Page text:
Last week I promised a more genre-led selection and here it is. I’ve taken inspiration from a module I did at university because grouping together my book-collection into coherent groups is something I can’t manage without assistance. I wouldn’t ever have classed myself as a particular fan of horror fiction or tales of supernaturalism but these are a few that I cannot help but love and serve as a suitable entrance into the genre and also a reminder that the Victorian period was top-notch.
Bram Stoker – Dracula
This will come as a surprise to…nobody. One can’t discuss this genre without acknowledging the influence and lasting power of Dracula, published in 1897. It wasn’t the first of its kind, with Le Fanu’s Carmilla first appearing in 1872 amongst others, but Stoker’s tale of vampirism is one which seems to have had the strongest influences on what we still associate with vampirism in the 00s – sparkling skin aside. I doubt I need to write an in-depth response to Dracula – a thousand people have done it before me and probably with better insight. This is merely my gentle nudge of ‘go on, read it. It’s worth it.’
On first read this text is lengthy and I found it to have too many diversions from the central plot which left my mind drifting but on repeated reads I’ve come to see that without the erratic Renfield and the degeneration of the innocent women it wouldn’t be the text that it is and eventually the eponymous villain sort of slips into the background. It’s undeniable that this is a pretty sexual text with the constant references to penetration, lips and desire and I think that is where its power lies for me. Not because it’s a Victorian 50 Shades, far from it, but because women are, albeit briefly, permitted sexuality and a role of predator rather than victim. Of course, these ‘unnatural beings’ are eventually put back into their place but for an era when a sexual woman was considered to be ill what else did you really expect? P.S. the writing is brilliant.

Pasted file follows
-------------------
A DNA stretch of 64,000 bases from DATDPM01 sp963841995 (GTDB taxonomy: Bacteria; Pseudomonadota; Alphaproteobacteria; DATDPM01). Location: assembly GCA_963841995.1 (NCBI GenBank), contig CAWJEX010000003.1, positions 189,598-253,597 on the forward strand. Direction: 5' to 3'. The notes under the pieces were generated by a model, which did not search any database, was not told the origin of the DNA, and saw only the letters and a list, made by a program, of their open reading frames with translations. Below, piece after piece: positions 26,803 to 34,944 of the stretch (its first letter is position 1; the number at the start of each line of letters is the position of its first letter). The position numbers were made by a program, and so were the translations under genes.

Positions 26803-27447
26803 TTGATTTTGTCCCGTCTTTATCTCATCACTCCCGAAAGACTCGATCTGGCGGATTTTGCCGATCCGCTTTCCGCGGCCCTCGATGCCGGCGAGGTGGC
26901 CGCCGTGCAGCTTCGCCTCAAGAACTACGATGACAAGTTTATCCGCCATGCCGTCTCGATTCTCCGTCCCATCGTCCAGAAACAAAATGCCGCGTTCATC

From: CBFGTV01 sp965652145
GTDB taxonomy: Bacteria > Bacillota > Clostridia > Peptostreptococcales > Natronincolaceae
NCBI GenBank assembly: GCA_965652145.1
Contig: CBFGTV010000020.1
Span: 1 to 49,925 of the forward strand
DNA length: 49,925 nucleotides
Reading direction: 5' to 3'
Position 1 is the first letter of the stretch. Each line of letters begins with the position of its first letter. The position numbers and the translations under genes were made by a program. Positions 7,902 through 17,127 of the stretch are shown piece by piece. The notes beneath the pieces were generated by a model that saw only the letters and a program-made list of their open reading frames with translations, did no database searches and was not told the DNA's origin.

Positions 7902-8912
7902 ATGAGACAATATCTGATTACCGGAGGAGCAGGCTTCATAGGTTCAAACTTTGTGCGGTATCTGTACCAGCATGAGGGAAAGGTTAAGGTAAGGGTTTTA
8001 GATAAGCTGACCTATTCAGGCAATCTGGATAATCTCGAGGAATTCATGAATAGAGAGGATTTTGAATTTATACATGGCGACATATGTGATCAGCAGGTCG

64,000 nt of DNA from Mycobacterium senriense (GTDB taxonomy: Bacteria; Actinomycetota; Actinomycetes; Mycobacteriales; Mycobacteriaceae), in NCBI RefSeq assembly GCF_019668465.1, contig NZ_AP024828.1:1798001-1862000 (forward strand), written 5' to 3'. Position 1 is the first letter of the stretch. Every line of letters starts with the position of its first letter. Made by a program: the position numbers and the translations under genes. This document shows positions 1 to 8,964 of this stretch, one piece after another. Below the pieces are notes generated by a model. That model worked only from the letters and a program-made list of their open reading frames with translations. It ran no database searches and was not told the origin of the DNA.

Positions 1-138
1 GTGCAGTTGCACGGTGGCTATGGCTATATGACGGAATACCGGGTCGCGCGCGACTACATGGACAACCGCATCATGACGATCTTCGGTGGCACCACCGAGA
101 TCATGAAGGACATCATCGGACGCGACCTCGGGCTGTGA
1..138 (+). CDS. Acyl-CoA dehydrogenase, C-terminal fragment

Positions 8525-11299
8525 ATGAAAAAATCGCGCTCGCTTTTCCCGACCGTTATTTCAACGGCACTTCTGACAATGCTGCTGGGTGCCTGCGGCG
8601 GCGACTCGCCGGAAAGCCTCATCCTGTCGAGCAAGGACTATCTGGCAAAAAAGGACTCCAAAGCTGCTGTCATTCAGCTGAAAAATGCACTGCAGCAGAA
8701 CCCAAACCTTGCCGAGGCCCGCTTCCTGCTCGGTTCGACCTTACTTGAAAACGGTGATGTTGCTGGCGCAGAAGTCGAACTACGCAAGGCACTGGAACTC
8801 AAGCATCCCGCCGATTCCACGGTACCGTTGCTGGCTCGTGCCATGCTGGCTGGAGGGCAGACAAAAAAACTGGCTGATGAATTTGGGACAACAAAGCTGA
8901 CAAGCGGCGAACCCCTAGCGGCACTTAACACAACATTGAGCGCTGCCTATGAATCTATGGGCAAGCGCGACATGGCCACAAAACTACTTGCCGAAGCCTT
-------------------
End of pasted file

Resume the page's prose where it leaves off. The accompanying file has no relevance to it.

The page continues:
Robert Louis Stevenson – ‘The Strange Case of Dr Jekyll and Mr Hyde’
I don’t need to tell anyone the story of Jekyll and Hyde and I’m pretty sure that I don’t need to tell anyone that it’s a fantastic read but maybe it’s one that you never really made the effort to pick up and read. Basically, read it. My copy is only 65 pages and the writing is easy to get through. Read and appreciate this text for its build-up of intrigue and climactic revelation of the truth then try to imagine coming to it with no prior knowledge and it becomes rather brilliant.
Sheridan Le Fanu – ‘Carmilla’
‘Carmilla’ is just one of the short stories from Le Fanu that I love but I chose this one as a close-contrast to Dracula. Published more than 20 years before Stoker’s text, this one seems somewhat more progressive and a lot less conservative in its presentation of women through the eponymous protagonist being cast as a female vampire intent on preying only upon young ladies. Essentially, we have a lesbian threatening to destroy the virtue of young women and upset their good, moral fathers. Just like the vampires of today, Carmilla is possessive and abusive, slowly draining the life from her victims whilst masquerading as a tender friend. This story isn’t likely to strike fear into the heart of anyone except members of the Westboro Baptist Church but this isn’t the 1870s so that’s a given.
Obvious but necessary addition: read more Poe. Pretty much everyone has read ‘The Tell-Tale Heart’ but there are some other great ones like ‘Berenice’ and ‘The Fall of the House of Usher’.
If you want more then have a hunt for stories that featured in Blackwood’s Magazine – if you track down a good story that you don’t already know the ending to you might feel a twang of suspense and thrill.
Are there any stories you’ve come across which you love?
Lauren – Tweet Me!
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